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McPlant Got McRibbed Online, but It’s Still a Tipping Point

McPlant Got McRibbed Online, but It's Still a Tipping Point


McPlant Got McRibbed Online, but It’s Still a Tipping Point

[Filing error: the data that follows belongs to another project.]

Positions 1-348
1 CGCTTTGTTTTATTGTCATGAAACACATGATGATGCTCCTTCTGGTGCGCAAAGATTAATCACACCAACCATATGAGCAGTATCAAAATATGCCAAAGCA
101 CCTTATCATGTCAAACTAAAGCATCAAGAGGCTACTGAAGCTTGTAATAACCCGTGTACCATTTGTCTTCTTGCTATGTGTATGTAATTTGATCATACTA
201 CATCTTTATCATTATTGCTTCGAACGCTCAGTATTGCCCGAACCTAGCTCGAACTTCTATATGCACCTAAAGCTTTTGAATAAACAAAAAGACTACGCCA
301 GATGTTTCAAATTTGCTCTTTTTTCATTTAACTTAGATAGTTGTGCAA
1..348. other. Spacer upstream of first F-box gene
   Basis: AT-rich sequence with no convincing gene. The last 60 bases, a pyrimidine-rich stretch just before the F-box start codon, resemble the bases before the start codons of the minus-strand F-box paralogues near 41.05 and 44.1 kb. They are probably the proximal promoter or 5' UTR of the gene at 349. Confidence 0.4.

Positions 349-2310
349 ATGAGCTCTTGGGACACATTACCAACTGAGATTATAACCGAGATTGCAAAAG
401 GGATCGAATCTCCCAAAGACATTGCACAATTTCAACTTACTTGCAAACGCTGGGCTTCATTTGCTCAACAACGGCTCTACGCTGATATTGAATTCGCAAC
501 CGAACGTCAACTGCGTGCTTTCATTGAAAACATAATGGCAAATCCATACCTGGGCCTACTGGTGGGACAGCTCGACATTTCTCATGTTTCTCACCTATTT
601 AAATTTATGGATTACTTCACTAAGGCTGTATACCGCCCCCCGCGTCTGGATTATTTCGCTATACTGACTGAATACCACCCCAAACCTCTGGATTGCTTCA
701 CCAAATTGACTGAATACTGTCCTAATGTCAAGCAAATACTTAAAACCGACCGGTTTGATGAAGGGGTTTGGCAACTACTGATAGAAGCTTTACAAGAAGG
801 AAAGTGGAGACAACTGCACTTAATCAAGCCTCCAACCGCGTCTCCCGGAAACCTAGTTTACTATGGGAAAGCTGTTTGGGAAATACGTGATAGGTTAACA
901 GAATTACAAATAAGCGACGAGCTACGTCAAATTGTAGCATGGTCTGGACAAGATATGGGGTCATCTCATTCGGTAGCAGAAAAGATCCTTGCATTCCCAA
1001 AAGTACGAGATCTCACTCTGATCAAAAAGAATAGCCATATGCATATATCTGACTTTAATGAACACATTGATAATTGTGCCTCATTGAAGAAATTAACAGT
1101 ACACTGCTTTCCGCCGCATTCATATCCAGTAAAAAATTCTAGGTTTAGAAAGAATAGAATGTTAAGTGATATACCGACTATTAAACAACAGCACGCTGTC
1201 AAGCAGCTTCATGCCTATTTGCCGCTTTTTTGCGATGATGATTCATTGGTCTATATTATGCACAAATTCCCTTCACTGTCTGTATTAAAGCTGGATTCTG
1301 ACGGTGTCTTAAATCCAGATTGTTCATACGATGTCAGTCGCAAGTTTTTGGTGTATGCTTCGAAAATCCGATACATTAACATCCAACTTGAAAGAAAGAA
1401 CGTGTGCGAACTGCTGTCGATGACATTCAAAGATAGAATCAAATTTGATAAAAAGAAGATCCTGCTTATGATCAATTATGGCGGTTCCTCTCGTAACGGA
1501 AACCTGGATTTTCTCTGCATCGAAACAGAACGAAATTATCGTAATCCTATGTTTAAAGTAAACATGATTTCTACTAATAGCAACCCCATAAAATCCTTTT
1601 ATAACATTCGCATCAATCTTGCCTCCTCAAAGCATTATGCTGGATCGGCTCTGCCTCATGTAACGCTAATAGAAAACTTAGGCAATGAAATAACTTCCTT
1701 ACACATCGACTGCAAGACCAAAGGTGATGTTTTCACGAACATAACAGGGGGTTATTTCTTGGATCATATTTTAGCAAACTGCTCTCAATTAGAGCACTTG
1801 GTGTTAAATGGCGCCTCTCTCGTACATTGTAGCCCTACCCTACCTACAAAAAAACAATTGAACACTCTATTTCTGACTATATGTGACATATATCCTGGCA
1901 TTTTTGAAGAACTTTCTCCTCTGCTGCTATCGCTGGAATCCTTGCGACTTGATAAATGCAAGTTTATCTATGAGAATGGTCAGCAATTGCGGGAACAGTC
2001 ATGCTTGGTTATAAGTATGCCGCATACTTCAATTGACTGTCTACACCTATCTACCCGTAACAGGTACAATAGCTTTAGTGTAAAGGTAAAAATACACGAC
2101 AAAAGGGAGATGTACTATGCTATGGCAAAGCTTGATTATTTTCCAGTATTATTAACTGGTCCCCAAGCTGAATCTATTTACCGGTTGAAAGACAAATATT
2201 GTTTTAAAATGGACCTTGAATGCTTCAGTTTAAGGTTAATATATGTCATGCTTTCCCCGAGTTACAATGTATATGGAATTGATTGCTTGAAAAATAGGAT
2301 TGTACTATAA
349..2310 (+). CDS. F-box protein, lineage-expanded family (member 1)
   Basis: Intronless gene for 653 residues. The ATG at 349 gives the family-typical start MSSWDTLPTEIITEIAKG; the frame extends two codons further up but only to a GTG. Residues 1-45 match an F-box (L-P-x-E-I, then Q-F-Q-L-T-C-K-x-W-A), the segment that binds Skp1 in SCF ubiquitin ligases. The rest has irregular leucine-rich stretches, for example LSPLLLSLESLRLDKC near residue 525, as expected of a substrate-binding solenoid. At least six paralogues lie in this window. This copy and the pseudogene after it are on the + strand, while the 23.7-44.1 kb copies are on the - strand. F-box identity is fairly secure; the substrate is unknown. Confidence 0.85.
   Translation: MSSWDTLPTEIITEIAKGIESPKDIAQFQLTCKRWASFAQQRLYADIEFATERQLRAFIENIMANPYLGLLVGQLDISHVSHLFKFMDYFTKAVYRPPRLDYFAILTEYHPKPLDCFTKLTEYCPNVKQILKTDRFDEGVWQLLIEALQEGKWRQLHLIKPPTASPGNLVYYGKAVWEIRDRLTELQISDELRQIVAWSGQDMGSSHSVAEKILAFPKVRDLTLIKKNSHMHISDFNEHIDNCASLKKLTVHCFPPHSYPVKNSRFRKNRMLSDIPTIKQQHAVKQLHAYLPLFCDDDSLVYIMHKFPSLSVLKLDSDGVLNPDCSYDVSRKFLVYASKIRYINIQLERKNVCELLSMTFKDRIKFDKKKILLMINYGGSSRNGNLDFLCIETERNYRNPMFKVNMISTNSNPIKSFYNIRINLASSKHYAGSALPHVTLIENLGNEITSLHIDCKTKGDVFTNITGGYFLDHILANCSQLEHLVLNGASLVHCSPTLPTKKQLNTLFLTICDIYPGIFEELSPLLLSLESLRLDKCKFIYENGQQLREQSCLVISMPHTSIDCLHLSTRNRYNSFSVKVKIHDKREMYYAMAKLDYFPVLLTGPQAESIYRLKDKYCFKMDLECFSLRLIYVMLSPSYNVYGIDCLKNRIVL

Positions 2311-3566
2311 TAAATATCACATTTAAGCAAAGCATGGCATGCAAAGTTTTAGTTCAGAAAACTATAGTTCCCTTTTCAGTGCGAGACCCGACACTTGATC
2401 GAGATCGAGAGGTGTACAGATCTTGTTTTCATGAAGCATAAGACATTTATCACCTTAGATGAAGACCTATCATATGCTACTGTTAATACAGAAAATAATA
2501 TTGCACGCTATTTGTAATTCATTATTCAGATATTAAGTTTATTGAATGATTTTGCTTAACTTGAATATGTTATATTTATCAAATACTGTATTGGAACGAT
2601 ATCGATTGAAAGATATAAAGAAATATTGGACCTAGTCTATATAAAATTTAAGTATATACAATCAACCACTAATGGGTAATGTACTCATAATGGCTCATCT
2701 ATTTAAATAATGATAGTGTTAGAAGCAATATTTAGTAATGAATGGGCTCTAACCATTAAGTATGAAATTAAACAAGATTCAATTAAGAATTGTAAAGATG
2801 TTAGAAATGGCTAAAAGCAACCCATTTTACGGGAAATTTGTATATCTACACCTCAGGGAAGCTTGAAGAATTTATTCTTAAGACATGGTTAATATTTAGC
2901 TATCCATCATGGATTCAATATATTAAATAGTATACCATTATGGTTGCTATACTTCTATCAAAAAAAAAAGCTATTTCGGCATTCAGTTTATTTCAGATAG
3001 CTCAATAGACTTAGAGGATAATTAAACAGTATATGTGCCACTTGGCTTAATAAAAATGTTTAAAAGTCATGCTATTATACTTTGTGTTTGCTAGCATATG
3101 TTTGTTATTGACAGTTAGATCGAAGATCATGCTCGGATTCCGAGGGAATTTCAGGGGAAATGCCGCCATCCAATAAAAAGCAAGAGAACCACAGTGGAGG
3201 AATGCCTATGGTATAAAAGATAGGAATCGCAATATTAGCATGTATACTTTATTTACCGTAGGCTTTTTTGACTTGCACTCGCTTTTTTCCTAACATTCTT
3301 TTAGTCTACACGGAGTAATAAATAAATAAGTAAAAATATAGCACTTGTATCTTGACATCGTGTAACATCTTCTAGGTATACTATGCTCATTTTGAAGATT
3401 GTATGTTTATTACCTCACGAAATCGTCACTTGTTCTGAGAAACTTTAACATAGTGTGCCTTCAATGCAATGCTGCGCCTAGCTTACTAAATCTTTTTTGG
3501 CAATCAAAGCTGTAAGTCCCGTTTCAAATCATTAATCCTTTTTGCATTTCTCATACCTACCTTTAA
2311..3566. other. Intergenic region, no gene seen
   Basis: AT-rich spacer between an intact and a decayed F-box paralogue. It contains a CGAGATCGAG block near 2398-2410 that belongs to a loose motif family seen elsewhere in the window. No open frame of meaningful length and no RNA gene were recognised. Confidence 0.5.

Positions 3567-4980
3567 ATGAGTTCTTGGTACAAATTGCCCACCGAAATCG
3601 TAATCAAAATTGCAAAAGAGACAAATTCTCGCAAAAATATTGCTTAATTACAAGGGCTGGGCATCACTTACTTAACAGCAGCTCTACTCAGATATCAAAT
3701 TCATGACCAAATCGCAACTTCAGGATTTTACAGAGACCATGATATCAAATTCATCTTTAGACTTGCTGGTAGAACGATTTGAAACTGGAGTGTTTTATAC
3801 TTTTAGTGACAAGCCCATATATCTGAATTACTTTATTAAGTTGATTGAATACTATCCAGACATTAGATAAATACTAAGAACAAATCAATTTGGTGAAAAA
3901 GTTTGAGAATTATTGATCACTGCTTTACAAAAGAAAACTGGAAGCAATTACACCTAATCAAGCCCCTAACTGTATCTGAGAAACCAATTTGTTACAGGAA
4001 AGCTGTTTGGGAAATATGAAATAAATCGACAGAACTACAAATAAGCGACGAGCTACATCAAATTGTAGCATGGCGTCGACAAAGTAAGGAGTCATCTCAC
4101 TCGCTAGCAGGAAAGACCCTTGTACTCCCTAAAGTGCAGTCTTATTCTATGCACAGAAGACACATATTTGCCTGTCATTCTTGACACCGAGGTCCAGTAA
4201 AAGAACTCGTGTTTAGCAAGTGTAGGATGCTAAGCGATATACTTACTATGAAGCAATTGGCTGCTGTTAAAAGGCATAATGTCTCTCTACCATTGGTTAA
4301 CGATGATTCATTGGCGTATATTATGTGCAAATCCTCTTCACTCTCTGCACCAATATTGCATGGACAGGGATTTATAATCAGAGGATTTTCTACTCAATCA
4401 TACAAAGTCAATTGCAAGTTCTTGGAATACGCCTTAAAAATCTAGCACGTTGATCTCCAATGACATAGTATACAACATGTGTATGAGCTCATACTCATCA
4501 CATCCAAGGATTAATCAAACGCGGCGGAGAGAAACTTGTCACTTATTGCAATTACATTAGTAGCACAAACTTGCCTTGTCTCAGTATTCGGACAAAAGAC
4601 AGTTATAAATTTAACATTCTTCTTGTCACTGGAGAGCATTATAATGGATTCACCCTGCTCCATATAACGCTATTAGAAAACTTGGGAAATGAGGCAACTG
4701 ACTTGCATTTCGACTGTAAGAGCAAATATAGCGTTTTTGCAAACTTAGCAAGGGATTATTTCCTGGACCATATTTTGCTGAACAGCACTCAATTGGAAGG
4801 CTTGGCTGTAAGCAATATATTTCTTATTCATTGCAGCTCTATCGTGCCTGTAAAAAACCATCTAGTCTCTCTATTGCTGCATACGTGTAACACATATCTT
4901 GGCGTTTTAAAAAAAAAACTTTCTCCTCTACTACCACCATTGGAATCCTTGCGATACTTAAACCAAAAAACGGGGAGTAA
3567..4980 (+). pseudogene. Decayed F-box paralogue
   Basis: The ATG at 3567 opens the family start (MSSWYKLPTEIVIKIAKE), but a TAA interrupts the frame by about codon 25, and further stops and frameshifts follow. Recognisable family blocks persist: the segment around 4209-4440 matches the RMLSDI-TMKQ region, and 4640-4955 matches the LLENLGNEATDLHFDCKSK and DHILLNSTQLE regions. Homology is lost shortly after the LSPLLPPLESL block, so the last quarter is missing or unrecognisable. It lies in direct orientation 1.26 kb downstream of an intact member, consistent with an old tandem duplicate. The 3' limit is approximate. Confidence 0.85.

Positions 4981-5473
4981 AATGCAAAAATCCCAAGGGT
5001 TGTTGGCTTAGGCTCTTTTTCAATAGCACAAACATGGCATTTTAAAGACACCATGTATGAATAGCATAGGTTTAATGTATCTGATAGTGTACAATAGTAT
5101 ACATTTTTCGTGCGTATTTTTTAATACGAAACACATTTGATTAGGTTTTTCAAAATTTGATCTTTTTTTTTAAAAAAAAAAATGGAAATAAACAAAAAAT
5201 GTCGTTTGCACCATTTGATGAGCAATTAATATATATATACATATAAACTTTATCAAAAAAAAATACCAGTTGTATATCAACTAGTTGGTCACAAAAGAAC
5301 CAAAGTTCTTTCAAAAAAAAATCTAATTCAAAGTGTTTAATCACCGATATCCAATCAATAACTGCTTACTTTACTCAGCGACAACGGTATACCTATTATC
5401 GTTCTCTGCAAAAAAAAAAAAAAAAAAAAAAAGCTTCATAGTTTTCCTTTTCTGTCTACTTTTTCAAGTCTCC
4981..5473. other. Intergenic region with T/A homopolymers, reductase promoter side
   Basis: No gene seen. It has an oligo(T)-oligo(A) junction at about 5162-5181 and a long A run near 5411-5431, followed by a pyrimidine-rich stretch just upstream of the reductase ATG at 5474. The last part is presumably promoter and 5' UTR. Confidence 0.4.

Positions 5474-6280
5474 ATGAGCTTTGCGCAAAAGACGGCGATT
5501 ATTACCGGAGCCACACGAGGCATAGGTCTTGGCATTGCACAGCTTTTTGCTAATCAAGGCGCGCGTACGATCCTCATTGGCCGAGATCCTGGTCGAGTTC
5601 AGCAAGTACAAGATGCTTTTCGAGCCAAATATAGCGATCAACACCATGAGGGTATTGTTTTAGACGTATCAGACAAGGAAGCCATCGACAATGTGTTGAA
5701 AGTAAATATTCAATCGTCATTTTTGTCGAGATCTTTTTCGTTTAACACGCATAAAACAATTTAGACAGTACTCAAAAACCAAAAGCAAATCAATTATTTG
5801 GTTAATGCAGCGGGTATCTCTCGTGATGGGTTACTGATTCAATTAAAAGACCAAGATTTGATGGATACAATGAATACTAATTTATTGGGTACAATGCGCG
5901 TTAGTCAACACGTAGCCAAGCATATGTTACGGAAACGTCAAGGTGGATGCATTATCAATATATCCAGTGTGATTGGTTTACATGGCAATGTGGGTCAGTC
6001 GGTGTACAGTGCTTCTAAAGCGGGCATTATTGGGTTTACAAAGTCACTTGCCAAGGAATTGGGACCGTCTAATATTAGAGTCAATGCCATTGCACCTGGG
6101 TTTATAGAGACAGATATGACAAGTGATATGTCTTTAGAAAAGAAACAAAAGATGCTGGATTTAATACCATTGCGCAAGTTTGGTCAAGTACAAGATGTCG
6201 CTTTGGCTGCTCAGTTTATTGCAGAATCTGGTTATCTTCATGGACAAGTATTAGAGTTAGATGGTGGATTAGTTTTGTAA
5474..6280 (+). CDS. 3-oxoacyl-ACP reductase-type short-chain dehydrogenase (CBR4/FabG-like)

McDonald’s, largely a holdout in the faux-meat battle that’s been raging at fast food chains for nearly two years, plans to finally enter the plant-based burger wars.The brand was stingy with details on when and how the product will launch, with senior leaders announcing during an investor meeting on Monday that “markets can adopt when they’re ready.” Plant-based protein experts quickly hailed the plant-based product, a co-creation with Los Angeles-based Beyond Meat, for further mainstreaming the category.But that name, though.McPlant is the term McDonald’s chose, apparently to describe both the first sandwich and an upcoming platform of menu options, likely to include imitation chicken nuggets and breakfast items.“We believe we have a proven, delicious-tasting product,” said McDonald’s international president, Ian Borden. “When customers are ready for it, we are ready for them.”Twitter users couldn’t resist trolling the chain over the somewhat generic, head-scratcher of a name. The jokes—or, the McRibbin’, if you will—came quickly in response this week. The fast food behemoth has tentatively dipped its toe in the water on plant-based burgers, while its competitors like Burger King, Starbucks, Carl’s Jr., White Castle, KFC and many others have aggressively added faux meat to their menus. The brands have reported consistently strong sales for the alt-meat products.McDonald’s tested a PLT (a plant-based play on the McDLT) with Beyond Meat in Canada but never expanded on the initial run, which ended last year.By using the word “plant” in the branding, McDonald’s swims against the tide of current marketing to flexitarians, those consumers who eat meat but increasingly opt out of animal protein for health and sustainability reasons. That demo has spurred explosive growth in the category, particularly during this year’s lockdown, and has consistently cited taste as a motivator in buying faux meat. The so-called analog products, the ones that most closely mimic real meat, have driven the trend.Pizza Hut, for example, named its just-announced faux-meat menu items the Beyond Italian Sausage Pizza and the Great Beyond (featuring onions, banana peppers and tomato).The name wasn’t the only curious bit of information (or lack thereof) from the McDonald’s news. Execs at the company didn’t mention any collaboration with Beyond Meat during their Monday announcement on a call, saying the first burger was “crafted exclusively for McDonald’s, by McDonald’s.”Later in the day, a Beyond spokesperson issued this statement: “Beyond Meat and McDonald’s co-created the plant-based patty which will be available as part of their McPlant platform.” The public company, 2019’s IPO darling, saw its share price increase with the news.McDonald’s didn’t give an explanation for the apparent oversight, and neither side was willing to be more specific about 2021 rollout plans or product ingredients. Both Beyond and competitor Impossible Foods have their brand names featured prominently in many of their restaurant deals—the Impossible Whopper, for instance, and the Beyond Sausage Breakfast Sandwich at Dunkin.Regardless of the questions and debate around the McPlant announcement, advocates in the category said they were happy to see the chain join the faux-meat movement.“There’s been much anticipation from consumers for plant-based options at McDonald’s,” said Sabina Vyas, senior director, strategic initiatives, Plant Based Foods Association. The move “further cements that the plant-based industry is a mainstream part of the American diet.”Analysts didn’t have anything disparaging to say about the McPlant name, not publicly anyway, but others filled the void.Continue Reading
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